Silent Hill: Revelation sort of picks up where its predecessor left off and sort of ties the films in with the games. It only sort of succeeds (but it gets points for trying).
WARNING: MAY CONTAIN MILD SPOILERS FOR BOTH SILENT HILL FILMS…SORT OF…MAYBE…
Sharon Da Silva (Adelaide Clements) and her father Christopher (Sean Bean) have been on the run from mysterious forces for several years. Assuming the names Heather and Harry Mason, they try to start a new life in a new town. Sharon/Heather is unaware that several years prior, she and her mother Rose (Radha Mitchell) were led to the abandoned community of Silent Hill where they were caught up in dark, supernatural events, Sharon’s memory of the visit having been erased when she inexplicably returned home without Rose. As a result, Sharon doesn’t understand the constant nightmares she has referencing it.
Very quickly after establishing themselves in their new community, the forces hunting Sharon and Christopher appear. Sharon constantly sees visions of nightmarish locales and creatures, her reality seeming to shift back and forth between the real world and a twisted parody of it. When Christopher is kidnapped and a message left for Sharon reading “Go To Silent Hill,” she heads off to rescue her father with the mysterious Vincent (Kit Harington) at her side, unprepared for the darkness she must confront.
Sugar, spice and everything from the depths of hell.
The first Silent Hill film wasn’t a direct adaptation of any one game in Konami’s survival horror franchise, but included elements from several games in the series, most heavily drawing from Silent Hill and Silent Hill 2. Like the Resident Evil films, it took those elements to establish its own story and mythology that was similar to, but distinct from, its source material. While plans for a sequel were announced very shortly after the film’s release, it took several years and a change of writer and director to come about. The sequel attempts to adapt the events of Silent Hill 3 while simultaneously joining them with the film’s universe, and while the result is visually appealing and effectively unsettling, it’s also a narrative mess as shambling and frightening as one of the titular community’s undead beasts.
The film’s unevenness is hard to explain or understand, in a way. Writer/director Michael J. Bassett‘s previous work was the surprisingly well-done and entertaining Solomon Kane, another quasi-adaptation of a previous work that had similarly brutal and graphic action sequences. Here, however, Bassett feels like he’s been compromised by the studio. Revelation is approximately 30 minutes shorter than the previous film, and while that in and of itself means little, it’s clear that a fair deal of connective tissue was cut or altered for the theatrical release. The fact that several events depicted in official photos never happen on screen definitively confirms it, even if the rushed and confusing third act doesn’t.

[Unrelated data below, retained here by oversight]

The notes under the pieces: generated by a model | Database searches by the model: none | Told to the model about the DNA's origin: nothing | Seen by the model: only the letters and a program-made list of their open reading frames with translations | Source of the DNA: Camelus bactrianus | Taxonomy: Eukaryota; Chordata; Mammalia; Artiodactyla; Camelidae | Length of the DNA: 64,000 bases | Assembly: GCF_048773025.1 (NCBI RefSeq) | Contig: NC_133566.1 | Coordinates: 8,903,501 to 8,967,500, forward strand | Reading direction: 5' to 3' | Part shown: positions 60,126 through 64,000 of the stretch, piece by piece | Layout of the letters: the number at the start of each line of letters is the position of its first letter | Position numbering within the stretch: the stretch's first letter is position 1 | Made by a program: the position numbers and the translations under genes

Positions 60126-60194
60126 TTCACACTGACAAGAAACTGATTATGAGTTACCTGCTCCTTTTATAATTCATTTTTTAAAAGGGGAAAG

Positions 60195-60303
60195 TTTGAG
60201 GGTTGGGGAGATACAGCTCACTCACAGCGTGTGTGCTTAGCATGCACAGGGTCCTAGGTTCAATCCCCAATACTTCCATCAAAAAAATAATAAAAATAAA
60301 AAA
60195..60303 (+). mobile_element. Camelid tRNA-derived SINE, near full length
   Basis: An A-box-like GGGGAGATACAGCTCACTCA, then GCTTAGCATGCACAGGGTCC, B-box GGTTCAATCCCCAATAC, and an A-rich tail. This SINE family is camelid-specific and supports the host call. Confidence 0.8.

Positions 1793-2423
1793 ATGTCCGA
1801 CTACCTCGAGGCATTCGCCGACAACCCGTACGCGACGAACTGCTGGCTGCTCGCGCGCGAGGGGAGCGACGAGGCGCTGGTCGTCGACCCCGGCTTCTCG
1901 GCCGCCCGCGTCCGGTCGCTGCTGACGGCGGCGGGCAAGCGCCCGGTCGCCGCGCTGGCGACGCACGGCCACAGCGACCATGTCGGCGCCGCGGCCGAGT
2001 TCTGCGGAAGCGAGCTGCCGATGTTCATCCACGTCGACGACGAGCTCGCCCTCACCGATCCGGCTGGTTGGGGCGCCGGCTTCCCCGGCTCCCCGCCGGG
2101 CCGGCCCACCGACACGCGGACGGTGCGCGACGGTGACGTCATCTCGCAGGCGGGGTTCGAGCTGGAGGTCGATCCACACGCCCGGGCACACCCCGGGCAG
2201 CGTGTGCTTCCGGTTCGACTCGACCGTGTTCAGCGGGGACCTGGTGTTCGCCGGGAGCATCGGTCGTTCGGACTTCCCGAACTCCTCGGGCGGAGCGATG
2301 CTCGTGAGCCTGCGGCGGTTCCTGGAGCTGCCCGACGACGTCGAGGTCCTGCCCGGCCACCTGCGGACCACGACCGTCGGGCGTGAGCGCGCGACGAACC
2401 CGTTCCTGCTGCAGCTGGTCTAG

Which way did the plot go?
What makes it to the screen, however, is striking enough to temporarily hide the film’s narrative flaws. If anything else, Bassett has a gift for visual flare and efficient use of his frame. He lacks the mix of sympathetic detachment and hypnotic visuals that previous director Christophe Gans brought, but he makes up for it with a more distinctive through line and fine control of movement and mood. He also displays a fantastic ability for effective use of 3D, beginning right with the opening titles where the falling ash from Silent Hill appears to almost envelop the theatre. Bassett also took over writing duties from the previous film’s Roger Avary, who was sidelined thanks to a conviction and prison term for vehicular manslaughter. Bassett puts an unfortunate amount of exposition into the film, whereas Avary left things purposefully unclear until the final act, but his characters still seem mostly organic and his protagonists sympathetic and dynamic.
Part of this exposition comes from the fact that this is both an adaptation of the third game and a continuation of the first film’s plot. Trying to merge the two would be difficult for the most talented of screenwriters, and Bassett simply isn’t able to completely pull it off, as courageously as he tries. A quasi-retcon of the film’s final events isn’t quite so bad, but trying to marry the plot of the film and the plot of the game simply doesn’t work. Bassett has to add too much expository material and stretch continuity far too thin to make it happen, and the whole film ends up suffering a little for it. Revelation‘s plot is fine on its own, but it makes little sense as a continuation of what came before. A better idea would have been to make an entirely new film, similar to how the events of the 2nd and 4th games in the series have very little to do with each other or the events of the 1st and 3rd games.